SOPHIA:  A year ago almost to the day.       

JENNY BROCKIE:  Yeah, how are you finding parenthood?       

SOPHIA:  Oh, so, so as I just said, it's his birthday, first birthday tomorrow and I still don't feel that I have bonded with him. I still feel there is a connection that's not there and I feel like a lot of the time I have to pretend to be a loving mum and it's not that I don't love him, I do love him and I care about him and I'd do anything for him, but at the same time I'm trying to think about my future. I'm trying to think about finishing college and going to university and getting a degree and getting a job.

For me, keeping it was my gut instinct but the only thought that kept going through my head is no, get rid of it, get rid of it, get rid of it, get rid of it, and I had to tell myself no, your gut instinct is what you want to do before you overthink everything. But even throughout my whole pregnancy it was constantly the thought of, you know, what if something went wrong?  What if this thing died? Like my life could be back to normal, it would just be fine, yeah.       

JENNY BROCKIE:  So you wanted it to not go ahead?       

SOPHIA:  Not necessarily.  I'd given up so much to just be pregnant, because I had depression really badly and it had just gotten better and I knew that terminating would have put me straight back into it again. But whilst keeping it, my anxiety picked up really badly.       

JENNY BROCKIE:    What sort of support do you have for the way you feel about being a parent?       

SOPHIA:  So in the early days I was seeing a perinatal psychologist and I managed to pull off the fact that I had bonded to him without actually bonding to him.       

JENNY BROCKIE:  Why, why did you do that? Why did you try to pull that off?       

SOPHIA:  Because I had so many people whilst I was pregnant telling me that you're not going to be a good mum, you don't have what it takes yet, you don't have the life experience and if I'd let them see that I was failing and that I couldn't bond with my child, it would just put fuel to their fire.       

JENNY BROCKIE:  So were you telling anyone what was going on in your head or were you trying to keep up that front for everybody?       

SOPHIA:  I think it's only been recently that I've actually properly told people but people don't believe it. They're going you know, you've gotten this far, you've bonded, you know you can play together, you love him, you know, we can see it. But you don't feel it. Like when I started going back to school and they're going like I want to go and see him but at the same time this is so nice, like I'm just me, I don't have to worry about that mum stuff. Not that it was the mum stuff that was being all oh, it's too hard, it's really draining and everything, it's just, oh, okay, no baby, that's awesome, I can study I can do this, I can just continue on where I left off.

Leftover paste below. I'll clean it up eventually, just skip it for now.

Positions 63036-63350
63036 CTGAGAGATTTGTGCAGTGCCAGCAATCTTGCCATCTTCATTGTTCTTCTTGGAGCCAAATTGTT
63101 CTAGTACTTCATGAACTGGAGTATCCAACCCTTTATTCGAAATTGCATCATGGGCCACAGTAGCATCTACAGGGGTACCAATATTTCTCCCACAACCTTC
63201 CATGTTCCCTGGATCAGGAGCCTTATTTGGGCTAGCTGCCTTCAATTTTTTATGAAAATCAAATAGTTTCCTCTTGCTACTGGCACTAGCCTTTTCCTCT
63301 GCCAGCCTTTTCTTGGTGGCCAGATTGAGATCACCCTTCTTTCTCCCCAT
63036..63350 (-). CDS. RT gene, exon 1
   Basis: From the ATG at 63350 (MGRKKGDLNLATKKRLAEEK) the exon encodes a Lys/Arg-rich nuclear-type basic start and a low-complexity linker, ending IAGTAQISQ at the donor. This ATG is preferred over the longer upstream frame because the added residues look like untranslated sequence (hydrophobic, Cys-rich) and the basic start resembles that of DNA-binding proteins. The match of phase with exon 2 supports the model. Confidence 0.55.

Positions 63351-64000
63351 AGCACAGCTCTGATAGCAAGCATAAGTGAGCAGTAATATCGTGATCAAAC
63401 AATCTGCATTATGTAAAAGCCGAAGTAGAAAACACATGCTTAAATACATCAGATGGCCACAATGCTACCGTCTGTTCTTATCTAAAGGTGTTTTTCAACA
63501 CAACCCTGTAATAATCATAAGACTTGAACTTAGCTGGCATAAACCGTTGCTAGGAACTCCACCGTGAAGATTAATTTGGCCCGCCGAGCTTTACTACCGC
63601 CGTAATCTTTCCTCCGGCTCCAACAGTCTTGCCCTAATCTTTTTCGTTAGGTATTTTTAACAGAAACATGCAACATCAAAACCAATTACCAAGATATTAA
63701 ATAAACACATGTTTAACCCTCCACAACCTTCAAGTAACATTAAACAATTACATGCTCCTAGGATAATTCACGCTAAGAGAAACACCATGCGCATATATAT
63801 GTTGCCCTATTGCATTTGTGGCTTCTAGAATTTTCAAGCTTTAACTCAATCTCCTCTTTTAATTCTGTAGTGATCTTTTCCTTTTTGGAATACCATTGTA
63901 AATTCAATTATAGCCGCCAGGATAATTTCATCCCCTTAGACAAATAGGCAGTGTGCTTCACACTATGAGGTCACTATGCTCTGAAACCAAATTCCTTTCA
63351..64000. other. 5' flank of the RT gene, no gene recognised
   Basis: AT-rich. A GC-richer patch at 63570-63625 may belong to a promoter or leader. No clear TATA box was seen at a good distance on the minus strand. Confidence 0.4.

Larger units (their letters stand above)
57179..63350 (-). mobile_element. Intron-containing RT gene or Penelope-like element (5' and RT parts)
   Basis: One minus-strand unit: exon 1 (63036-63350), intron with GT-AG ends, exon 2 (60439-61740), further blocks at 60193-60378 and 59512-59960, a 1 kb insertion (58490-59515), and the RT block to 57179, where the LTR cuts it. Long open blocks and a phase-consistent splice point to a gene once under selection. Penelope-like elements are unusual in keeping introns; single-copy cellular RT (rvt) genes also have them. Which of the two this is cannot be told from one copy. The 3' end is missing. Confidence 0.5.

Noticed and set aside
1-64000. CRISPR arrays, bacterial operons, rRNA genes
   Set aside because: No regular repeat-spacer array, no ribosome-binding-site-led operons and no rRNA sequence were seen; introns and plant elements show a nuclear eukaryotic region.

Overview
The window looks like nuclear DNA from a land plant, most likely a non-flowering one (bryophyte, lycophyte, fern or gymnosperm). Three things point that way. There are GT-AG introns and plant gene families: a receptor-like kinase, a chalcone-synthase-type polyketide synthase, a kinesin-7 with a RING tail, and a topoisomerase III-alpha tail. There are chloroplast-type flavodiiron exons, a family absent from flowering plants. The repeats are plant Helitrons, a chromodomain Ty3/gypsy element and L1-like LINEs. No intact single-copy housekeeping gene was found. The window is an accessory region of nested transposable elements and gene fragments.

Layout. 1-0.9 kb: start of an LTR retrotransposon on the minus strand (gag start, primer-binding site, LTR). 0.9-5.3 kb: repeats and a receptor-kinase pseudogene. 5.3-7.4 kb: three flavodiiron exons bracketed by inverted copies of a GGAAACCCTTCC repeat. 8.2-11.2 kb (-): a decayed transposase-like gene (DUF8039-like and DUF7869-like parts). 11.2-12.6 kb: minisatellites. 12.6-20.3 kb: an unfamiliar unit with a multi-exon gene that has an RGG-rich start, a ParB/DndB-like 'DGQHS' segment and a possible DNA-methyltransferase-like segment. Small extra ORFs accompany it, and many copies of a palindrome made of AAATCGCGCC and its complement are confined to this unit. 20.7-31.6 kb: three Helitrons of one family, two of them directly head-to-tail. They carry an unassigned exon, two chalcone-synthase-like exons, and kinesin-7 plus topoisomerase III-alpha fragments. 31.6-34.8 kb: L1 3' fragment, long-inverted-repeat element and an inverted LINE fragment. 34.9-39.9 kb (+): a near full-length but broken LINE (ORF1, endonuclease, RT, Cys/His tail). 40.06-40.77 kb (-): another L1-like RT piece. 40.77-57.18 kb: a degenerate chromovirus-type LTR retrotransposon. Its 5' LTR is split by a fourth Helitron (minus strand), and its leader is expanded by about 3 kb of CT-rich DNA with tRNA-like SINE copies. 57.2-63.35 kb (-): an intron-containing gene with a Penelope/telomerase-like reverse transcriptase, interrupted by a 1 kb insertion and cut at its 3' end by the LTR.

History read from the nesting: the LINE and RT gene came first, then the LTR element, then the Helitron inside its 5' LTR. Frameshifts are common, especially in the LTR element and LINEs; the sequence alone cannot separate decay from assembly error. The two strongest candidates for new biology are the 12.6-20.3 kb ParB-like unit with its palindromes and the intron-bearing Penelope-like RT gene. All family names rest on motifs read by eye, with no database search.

JENNY BROCKIE:  It's incredibly honest of you to share how you're feeling about it I think. Is it hard to do that?       

SOPHIA:  It was really hard to begin with especially given the fact that I feel a lot of my struggle to feel for my son is because of the stigma that I've gotten, I feel it's really important for people to know that the way they act can seriously affect the relationship between a mother or a father and their child.

JENNY BROCKIE:  Ebony, you're agreeing with this, yeah?       

EBONY: Yeah, I think that the stigma is obviously a large part, I just think that it's already hard enough and there's just a misguided uneducated view I think a lot of people hold of what teenage parents are like.       

JENNY BROCKIE:  Do you feel like you've had to give things up? Is there a sense that you've had to?       

SOPHIA:  Very much so. I…

JENNY BROCKIE:  What sort of things?        

SOPHIA:  When I fell pregnant I lost the majority of my friend. To be fair the majority of my friends were lesbians, they didn't understand it. I had to rethink everything, it's like okay, how am I going    to complete year 12? How am I going to get the job that I want? How am I going to reach my goals and I had to change everything.

JENNY BROCKIE:  How are you dealing with all of it now?        

SOPHIA:  I've got good support. My family are lovely, they love my son.

JENNY BROCKIE:  And how are you coping financially?       

SOPHIA:  So I'm on CentreLink because I'm a full time student.       

JENNY BROCKIE:  What are you studying?       

SOPHIA:  I'm just doing year 11 at the moment, but I have been caught up in that stigma of dole bludger and it's made me feel really bad about myself so I'm actually dropping of two of my subjects to work part-time. So that I don't feel like I'm being such a drain, which I personally know was stupid, that I'm not draining anything, I actually need it.

JENNY BROCKIE:  Mollie and Oscar, do you think you were ready to become parents at 14 and 15?

MOLLIE:  I think my maternal instinct kicked in. I didn't know what to do, but I always knew we did a lot of research and read - Oscar read tonnes of books.